Today in 5 Lines
Minnesota Senator Al Franken announced that he will resign amid a wave of sexual-misconduct allegations and criticism from his fellow Democrats. Democratic and Republican leaders met with President Trump at the White House to discuss a spending deal to prevent a government shutdown. Former South Carolina police officer Michael Slager was sentenced to 20 years in prison for fatally shooting Walter Scott in 2015. Authorities said three people were killed in a shooting at a high school in Aztec, New Mexico. And Georgia Representative John Lewis said he won’t attend the opening of the Mississippi Civil Rights Museum, calling it an “insult” that Trump will be attending.
- Sen. Al Franken (D-Minn.) said he will resign from the Senate “in the coming weeks” amid allegations of sexual misconduct and after he lost the support of fellow Senate Democrats. Speaking on the Senate floor, Franken said there is “some irony” in him leaving while President Donald Trump is still in office despite allegations of sexual misconduct against him and while “a man who has repeatedly preyed on young girls campaigns for the Senate,” an apparent reference to Alabama GOP Senate nominee Roy Moore. (The New York Times)
- Minority Leader Nancy Pelosi (D-Calif.) said House Democrats will oppose a two-week stopgap spending measure, which is set to come to the floor today, because it omits protections for so-called “Dreamers” and doesn’t address other Democratic funding priorities. If no Democrat votes for the measure, Republican leaders will need support from at least 218 of their 240 members to ensure passage of a bill that would extend government funding past Friday and avoid a government shutdown. ( The Hill)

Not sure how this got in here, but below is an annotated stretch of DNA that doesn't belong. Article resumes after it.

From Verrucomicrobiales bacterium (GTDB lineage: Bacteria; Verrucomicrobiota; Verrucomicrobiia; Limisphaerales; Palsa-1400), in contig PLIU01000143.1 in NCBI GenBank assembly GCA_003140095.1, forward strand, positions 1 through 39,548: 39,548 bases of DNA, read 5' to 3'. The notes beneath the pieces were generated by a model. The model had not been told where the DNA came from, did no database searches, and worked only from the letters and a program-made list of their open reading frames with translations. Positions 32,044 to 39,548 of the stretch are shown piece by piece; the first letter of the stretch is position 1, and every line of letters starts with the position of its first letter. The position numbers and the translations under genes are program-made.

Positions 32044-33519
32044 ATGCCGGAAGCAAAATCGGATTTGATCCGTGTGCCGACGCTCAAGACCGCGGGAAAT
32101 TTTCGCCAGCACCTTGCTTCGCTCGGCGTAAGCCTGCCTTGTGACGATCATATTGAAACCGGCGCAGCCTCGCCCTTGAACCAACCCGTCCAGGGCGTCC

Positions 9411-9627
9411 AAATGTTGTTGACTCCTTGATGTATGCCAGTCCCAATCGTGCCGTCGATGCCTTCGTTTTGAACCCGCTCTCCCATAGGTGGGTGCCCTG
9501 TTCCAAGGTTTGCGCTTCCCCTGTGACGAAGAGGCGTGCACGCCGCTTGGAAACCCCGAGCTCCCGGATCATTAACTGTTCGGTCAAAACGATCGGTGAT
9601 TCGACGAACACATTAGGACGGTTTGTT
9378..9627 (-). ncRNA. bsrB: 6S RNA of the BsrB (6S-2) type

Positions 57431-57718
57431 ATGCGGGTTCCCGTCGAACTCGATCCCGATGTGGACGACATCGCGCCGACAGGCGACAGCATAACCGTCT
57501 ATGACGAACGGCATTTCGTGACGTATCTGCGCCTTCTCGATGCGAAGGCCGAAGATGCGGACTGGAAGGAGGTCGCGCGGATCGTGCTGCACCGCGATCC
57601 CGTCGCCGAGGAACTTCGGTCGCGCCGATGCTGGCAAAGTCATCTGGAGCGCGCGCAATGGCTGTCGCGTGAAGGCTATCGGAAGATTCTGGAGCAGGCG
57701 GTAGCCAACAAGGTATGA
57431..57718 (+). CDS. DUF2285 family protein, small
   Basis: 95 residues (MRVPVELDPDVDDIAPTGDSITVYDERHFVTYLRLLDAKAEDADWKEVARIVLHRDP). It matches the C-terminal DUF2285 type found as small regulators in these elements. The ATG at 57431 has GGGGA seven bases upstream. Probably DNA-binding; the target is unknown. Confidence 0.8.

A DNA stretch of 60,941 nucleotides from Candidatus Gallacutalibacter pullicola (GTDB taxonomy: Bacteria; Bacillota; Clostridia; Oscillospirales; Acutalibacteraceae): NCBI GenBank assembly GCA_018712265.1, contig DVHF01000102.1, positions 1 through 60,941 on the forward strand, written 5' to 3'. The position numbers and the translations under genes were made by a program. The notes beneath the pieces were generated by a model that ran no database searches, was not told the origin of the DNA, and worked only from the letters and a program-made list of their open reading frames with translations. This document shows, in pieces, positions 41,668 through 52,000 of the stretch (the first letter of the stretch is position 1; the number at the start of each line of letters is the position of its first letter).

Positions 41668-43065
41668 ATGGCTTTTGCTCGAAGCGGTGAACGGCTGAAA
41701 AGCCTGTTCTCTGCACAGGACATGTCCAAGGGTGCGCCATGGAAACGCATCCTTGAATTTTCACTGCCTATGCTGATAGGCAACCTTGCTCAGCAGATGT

- Federal Bureau of Investigation Director Christopher Wray defended his agency from Trump’s charge that it was “in tatters.” During testimony before the House Judiciary Committee, GOP lawmakers pressed him about political biases at the agency, including messages sent by a person who had been on special counsel Robert Mueller’s Russia probe that could be interpreted as having a bias against Trump, with Wray saying that issue is “being looked at” by “somebody outside the FBI.” (CNN)
- The House voted 231 to 198 to pass legislation that would let concealed carry license holders conceal a handgun in other states, with opposition from 14 Republicans and support from six Democrats. The measure, a top priority for the National Rifle Association, is strongly opposed by Senate Democrats. (Politico)
- President Donald Trump is set to meet today with Republican and Democratic leaders from the House and Senate to discuss a long-term budget deal as lawmakers prepare to pass a stopgap spending measure to avoid a government shutdown on Saturday. The House is expected to vote today on a bill that would keep the government open through Dec. 22, with the Senate expected to vote on the measure Friday. (Bloomberg)
- The Senate voted to begin negotiations with the House on competing bills that would overhaul the federal tax code, with the goal of resolving differences on issue such as deductions for medical expenses and state income taxes. The eight Senate GOP conferees include Finance Committee Chairman Orrin Hatch of Utah, Budget Committee Chairman Mike Enzi of Wyoming, and Energy and Natural Resources Committee Chairman Lisa Murkowski of Alaska. ( The Wall Street Journal )